We had the opportunity to interview Sandra Kennedy, the Chief Marketing Officer at Harry Rosen. Sandra was able to share some of her knowledge about the retail industry with us. Harry Rosen, is a staple Canadian brand that was founded in 1954 in Toronto, Ontario and it now has expanded to 15 Harry Rosen stores and 3 Outlet stores nationwide. In addition, Harry Rosen is also the owner of DAVIDS Footwear which is a Canadian luxury shoe store.
Sandra started her career working at a graphic design company while attending OCA and completing her degree at UofT. She has always had a great interest in communications and has held a number of positions on the agency side as well as the client side. As a successful executive, she has had a life motto that has helped her get to where she is now. She remembers reading an article over 30 years ago that suggested that if you always give 110% to your job, you’d never apologize for what you’ve contributed to a company. She believes that this principle has lead to her successful career thus far after starting at Harry Rosen 20 years ago as a Marketing Manager. She expresses that, “a thirst to do new things and tackle new challenges has also been a part of my work career.”
Sandra believes that, “if we look at the history of retail, it’s always evolving.” She reflected on the fact that when she was a young girl donuts and milk were dropped off to her house based on what your previous consumptions were. Now, we still get things delivered to our house but we order these items online or we go to a store and look at the products, order delivery or arrange for delivery at home. Kennedy has embraced omnichannel as she explains “it’s all about options and what options are conducive to your needs. There is a cycle of always looking for the best way to serve the consumer, and while customers have always provided input, they are even more vocal in telling a company how they should be delivering their service or product.”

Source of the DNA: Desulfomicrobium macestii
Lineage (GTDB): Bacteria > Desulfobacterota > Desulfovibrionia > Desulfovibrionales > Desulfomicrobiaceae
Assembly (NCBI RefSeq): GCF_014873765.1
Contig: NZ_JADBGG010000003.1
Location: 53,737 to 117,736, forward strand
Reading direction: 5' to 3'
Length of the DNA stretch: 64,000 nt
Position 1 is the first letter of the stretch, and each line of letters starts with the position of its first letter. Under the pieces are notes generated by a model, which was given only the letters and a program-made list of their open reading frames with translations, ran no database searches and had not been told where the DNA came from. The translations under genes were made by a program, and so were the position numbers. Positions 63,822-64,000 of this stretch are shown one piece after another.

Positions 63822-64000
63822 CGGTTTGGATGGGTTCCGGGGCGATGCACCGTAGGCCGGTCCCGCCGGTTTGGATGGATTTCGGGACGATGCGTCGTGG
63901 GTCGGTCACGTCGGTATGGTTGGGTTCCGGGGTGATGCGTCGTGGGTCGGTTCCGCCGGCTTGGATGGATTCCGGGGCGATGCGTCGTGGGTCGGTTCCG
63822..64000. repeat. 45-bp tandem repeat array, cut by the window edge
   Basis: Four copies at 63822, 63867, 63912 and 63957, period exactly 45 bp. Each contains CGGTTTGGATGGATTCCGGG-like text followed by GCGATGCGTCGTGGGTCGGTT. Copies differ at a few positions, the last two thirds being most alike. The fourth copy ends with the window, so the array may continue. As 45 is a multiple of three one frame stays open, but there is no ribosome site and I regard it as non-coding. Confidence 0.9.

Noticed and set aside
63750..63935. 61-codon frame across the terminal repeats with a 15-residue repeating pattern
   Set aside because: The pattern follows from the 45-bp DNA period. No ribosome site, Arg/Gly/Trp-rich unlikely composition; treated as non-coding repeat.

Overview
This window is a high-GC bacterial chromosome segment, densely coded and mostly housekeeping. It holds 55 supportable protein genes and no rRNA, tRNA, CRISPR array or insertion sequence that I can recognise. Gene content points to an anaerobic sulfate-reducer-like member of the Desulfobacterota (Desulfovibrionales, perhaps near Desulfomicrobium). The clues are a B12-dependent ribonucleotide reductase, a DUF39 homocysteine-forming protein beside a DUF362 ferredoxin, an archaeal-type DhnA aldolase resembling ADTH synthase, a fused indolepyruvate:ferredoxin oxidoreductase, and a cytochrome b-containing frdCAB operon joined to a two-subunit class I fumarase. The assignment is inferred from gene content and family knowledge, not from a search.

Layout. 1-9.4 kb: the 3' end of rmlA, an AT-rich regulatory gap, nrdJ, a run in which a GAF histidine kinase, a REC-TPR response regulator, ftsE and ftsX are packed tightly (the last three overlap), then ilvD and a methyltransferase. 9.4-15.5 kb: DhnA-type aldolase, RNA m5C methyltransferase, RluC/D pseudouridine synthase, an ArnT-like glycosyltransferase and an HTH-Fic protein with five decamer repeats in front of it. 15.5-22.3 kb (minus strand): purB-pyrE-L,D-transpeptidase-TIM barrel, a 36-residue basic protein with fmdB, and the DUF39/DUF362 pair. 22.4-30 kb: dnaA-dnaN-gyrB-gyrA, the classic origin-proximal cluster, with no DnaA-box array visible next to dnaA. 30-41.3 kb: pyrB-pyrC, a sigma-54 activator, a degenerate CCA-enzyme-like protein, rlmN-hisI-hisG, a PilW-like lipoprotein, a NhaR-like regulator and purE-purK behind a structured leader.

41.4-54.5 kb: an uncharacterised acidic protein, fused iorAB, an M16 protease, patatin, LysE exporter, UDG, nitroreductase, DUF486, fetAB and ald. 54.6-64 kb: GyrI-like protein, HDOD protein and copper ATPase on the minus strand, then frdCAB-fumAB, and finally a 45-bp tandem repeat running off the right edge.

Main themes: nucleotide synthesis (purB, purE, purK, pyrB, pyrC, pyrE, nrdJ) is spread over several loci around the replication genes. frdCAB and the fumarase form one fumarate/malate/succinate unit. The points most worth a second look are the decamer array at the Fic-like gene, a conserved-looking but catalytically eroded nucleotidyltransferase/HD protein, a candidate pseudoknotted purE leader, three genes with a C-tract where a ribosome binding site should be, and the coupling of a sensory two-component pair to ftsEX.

Kennedy believes that just like the world of retail, the world of technology has also evolved quickly. She says that, “people say it takes less time to introduce new things than ever before. There’s always those who are interested in early adoption, followed by a steady progression (if the idea works) towards adoption and then acceptance or benchmarked.” An example she used to emphasize this point is that, “twenty years ago people told us it would cost us $50 million to set up an ecommerce site and that is simply no longer the case.” Ultimately, Kennedy explained that technology has been evolving faster than ever. During this time of fast evolution, we were wondering what different strategies marketing teams use in order to remain competitive. In order to stay competitive in this field Kennedy left us with some questions retailers can ask themselves, “what is it about my company (product/service or both) that differentiates us from the competition? Who is the competition – and what are their successes and their weaknesses? How can we take advantage of their weaknesses and satisfy a consumer need.”
Finally, Kennedy reflected upon how Harry Rosen’s marketing team chooses partners and technologies that align with their marketing strategy. She indicates, “we have a number of partners who satisfy various needs. Many of these are longstanding relationships based upon working together for more than 15, 20 and 25 years.” When a partner isn’t able to fulfill their marketing needs and they are looking for something new that they become aware of through conferences, online courses and partners, their marketing team, “look(s) to the marketplace with our needs clearly defined, and (we) check out recommendations, review our requirements and hire/negotiate accordingly.” To be a successful marketing individual, it is vital that you are always proactive problem solving and that is what Sandra’s team has avidly been doing.